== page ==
A Smurfette in Science Fiction and Fantasy: Octavia’s Legacy

This is one of numerous posts written today at the Riot in celebration of Octavia Butler's  birthday. See all the posts here. Women writers have interesting barriers. The Mary Sue and Tor.com have discussed how female SFF writers, and SFF female characters, can easily become overlooked or forgotten. We don’t receive as much coverage due to implicit bias in our culture. This is ironic since according to history women like Mary Shelley have created the science fiction and horror genres. Tor.com mentions that the women that leave a legacy are the Smurfettes of the world, the token female authors that...Continue Reading

LUMINESCENT THREADS: Knowing Octavia Butler Through a Community That Loves Her

This is one of numerous posts written today at the Riot in celebration of Octavia Butler's  birthday. See all the posts here. Do you often write dead letters - that you pen down in your journal on nights when you’ve been defeated - to your favourite author? I have done this, and I’m sure, dear Reader, that you have too. We have all bared our secrets and mysteries to our favourite authors at some point. A good thing about this habit is, of course, that at some point, brilliant people like Alexandra Pierce and Mimi Mondal might want to consolidate and...Continue Reading

Is it Possible to Misread Octavia Butler?

This is one of numerous posts written today at the Riot in celebration of Octavia Butler's  birthday. See all the posts here. "Bloodchild" is one of Octavia Butler's most haunting, disturbing, and memorable stories, and is also one of the greatest things she ever wrote. And I know that I am not alone in having completely misread the story and entirely missed what Butler had accomplished. The titular tale in Butler's one and only short story collection, "Bloodchild" describes a future where humanity has developed a complicated relationship with a race of insect-like creatures known as the Tlic. The Tlic chooses...Continue Reading

Why Octavia E. Butler is Essential SciFi Genre Reading

This is one of numerous posts written today at the Riot in celebration of Octavia Butler's  birthday. See all the posts here. I'm not really sure when I became a huge fan of Octavia E. Butler, but I do remember the first novel of hers I read: it was Kindred. I had been loving sci-fi novels at the time, but everything I picked up after The Hunger Games felt stale and repetitive (Christ, did we really need a whole Divergent series? Sorry, not sorry). I picked up Kindred because it sounded genuinely original, and it is: I couldn't put it down and...Continue Reading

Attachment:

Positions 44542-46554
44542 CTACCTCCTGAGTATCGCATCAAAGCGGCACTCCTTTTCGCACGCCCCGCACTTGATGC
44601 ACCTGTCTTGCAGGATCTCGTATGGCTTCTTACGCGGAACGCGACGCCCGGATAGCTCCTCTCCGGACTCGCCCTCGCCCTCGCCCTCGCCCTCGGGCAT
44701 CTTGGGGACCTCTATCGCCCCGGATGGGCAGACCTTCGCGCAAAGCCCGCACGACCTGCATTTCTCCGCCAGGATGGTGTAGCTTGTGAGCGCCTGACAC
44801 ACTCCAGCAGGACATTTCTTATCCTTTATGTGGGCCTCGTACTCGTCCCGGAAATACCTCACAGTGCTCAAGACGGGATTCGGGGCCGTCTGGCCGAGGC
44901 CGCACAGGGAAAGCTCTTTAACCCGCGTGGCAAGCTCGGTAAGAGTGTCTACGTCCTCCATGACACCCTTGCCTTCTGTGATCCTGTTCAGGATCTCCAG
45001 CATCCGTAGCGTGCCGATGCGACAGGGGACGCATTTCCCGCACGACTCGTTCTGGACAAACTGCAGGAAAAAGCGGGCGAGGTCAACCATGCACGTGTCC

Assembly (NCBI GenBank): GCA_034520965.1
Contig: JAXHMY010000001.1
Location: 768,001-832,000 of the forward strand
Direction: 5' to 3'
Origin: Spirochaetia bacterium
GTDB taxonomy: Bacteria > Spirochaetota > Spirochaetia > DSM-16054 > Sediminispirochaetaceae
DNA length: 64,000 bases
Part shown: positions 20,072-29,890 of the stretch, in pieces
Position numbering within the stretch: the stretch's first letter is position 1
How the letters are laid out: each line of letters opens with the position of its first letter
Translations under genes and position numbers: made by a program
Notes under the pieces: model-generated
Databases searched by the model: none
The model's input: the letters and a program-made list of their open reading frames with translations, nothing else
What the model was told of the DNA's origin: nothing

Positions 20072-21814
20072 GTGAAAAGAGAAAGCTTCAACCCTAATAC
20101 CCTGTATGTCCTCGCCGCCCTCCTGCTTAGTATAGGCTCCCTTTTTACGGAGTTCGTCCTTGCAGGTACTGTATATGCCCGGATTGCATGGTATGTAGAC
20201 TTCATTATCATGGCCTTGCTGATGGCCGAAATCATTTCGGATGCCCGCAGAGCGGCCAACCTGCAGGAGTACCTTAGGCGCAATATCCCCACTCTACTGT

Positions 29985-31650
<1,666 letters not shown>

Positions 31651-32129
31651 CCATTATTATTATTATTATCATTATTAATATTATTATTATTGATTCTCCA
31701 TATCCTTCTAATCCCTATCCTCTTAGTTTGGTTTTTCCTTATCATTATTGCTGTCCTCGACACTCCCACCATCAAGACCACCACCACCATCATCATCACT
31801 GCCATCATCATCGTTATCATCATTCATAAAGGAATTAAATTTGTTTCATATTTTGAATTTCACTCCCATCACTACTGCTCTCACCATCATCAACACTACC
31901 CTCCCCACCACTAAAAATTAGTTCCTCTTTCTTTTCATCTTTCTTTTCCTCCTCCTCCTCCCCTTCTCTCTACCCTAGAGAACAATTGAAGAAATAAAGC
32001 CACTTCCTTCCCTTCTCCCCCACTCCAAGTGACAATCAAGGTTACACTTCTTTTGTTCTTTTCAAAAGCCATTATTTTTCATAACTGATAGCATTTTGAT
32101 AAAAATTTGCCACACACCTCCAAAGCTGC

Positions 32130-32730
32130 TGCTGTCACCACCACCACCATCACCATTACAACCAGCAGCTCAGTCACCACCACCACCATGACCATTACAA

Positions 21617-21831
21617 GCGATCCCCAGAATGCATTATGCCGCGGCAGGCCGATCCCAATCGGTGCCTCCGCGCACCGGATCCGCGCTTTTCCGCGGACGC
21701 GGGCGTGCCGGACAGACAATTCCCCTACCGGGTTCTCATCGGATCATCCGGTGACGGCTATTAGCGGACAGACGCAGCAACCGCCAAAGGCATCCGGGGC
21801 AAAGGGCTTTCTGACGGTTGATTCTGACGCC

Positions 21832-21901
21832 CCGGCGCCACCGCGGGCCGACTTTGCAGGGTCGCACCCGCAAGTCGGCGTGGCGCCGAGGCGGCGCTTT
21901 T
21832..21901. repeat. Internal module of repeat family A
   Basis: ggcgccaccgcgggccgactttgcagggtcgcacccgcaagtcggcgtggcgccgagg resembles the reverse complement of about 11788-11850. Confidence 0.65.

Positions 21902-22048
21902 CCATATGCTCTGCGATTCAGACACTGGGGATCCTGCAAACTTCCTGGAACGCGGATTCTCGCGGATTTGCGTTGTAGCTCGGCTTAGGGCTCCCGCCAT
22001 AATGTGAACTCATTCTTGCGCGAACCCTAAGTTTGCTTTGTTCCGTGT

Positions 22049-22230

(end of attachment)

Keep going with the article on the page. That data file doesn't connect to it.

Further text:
Writers Inspired by Octavia Butler

This is one of numerous posts written today at the Riot in celebration of Octavia Butler's  birthday. See all the posts here. Octavia Butler inspired many writers -- especially writers of color -- by showing them that they could be writers, that there was a place for their fiction. That their dreams were worthy of following. These writers' stories about Octavia Butler's influence shows how important the Own Voices movement is in publishing. We need books written by black women, with black women on the cover, prominently displayed on bookshelves. We needed them yesterday, but today will have to do. Thankfully, for...Continue Reading

Science Fiction That Isn’t Quite; or, Books to Read if You Loved KINDRED

This is one of numerous posts written today at the Riot in celebration of Octavia Butler's  birthday. See all the posts here. My first significant memory of Octavia Butler is from college, when I was in a class about representations and intersections of race and sexuality, and we read her Kindred. Kindred is a strange, beautiful, harrowing, painful book in which a black woman in the contemporary U.S. find herself repeatedly and inexplicably drawn back in time to an antebellum plantation. For me, the “inexplicably” was so important that, when a friend in the class described the book as “science...Continue Reading

Discovering Octavia Butler’s FLEDGLING And Rediscovering Genre Fiction

This is one of numerous posts written today at the Riot in celebration of Octavia Butler's  birthday. See all the posts here. I discovered Octavia Butler because of Betty Smith. Really! Ok, so what happened was: I read A Tree Grows in Brooklyn many, many, many times, for the obvious reasons. It was about a girl who loved to read, and while my family was not as poor as Francie’s we were not well-off. We were both Irish! (Well, I’m a quarter, but it counts in my head.) And, like Francie, I often spent hours and hours in my local...Continue Reading

5 Science Fiction and Fantasy Women of Color Authors to Read After Octavia Butler

Already read everything by the majestic Octavia Butler? In honor of her birthday, check out these other science fiction and fantasy women of color authors who are writing innovative, mind-blowing novels today. N.K. Jemisin https://www.pinterest.com/pin/333055334936518827/ Honestly, if you’re a fan of Octavia Butler and you haven’t read N.K. Jemisin yet, where have you been? Since the publication of her debut novel The Hundred Thousand Kingdoms in 2010, Jemisin’s ground-breaking, unique fantasy novels have only been getting better. To date she has three series to check out: the Inheritance trilogy, the Dreamblood series, and the Broken Earth series, the third novel...Continue Reading

An Octavia Butler Reading Pathway

This is one of numerous posts written today at the Riot in celebration of  the birthday of Octavia Butler. See all the posts here. Today at Book Riot, we're celebrating Octavia Butler day. If you're not already a Butler fan, we hope that our posts have piqued your interest! If you're interested in reading Octavia Butler's work but don't know where to start, this post is for you! These books will give you a great introduction to Butler's writing. Start with ... Kindred. This is where I started with Butler, and of all her books that I've read, I think it...Continue Reading